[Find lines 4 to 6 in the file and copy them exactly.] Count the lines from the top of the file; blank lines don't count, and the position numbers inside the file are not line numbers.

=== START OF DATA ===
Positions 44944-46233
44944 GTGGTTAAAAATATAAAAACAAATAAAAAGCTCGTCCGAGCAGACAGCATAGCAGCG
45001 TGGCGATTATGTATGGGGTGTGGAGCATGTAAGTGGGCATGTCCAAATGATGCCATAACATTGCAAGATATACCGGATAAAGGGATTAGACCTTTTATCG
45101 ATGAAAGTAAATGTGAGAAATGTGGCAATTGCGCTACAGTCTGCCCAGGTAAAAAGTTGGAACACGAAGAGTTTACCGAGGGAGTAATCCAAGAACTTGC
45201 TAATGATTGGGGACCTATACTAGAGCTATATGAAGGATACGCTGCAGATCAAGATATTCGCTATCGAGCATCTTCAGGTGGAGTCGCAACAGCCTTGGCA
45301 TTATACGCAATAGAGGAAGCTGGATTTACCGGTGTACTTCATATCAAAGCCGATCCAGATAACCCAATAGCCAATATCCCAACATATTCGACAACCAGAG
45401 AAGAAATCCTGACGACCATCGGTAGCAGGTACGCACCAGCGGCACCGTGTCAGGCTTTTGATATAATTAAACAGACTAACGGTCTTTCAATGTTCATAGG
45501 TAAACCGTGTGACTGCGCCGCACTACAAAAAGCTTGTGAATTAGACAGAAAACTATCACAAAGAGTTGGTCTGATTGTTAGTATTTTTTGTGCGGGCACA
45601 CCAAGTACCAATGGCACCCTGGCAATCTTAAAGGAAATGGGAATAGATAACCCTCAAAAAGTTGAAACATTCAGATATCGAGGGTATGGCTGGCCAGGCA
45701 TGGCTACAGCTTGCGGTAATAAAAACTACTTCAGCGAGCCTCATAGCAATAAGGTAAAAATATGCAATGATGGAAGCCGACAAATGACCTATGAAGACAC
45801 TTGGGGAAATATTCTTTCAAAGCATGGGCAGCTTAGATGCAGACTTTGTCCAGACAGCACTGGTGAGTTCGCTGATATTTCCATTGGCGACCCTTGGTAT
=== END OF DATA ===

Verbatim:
45101 ATGAAAGTAAATGTGAGAAATGTGGCAATTGCGCTACAGTCTGCCCAGGTAAAAAGTTGGAACACGAAGAGTTTACCGAGGGAGTAATCCAAGAACTTGC
45201 TAATGATTGGGGACCTATACTAGAGCTATATGAAGGATACGCTGCAGATCAAGATATTCGCTATCGAGCATCTTCAGGTGGAGTCGCAACAGCCTTGGCA
45301 TTATACGCAATAGAGGAAGCTGGATTTACCGGTGTACTTCATATCAAAGCCGATCCAGATAACCCAATAGCCAATATCCCAACATATTCGACAACCAGAG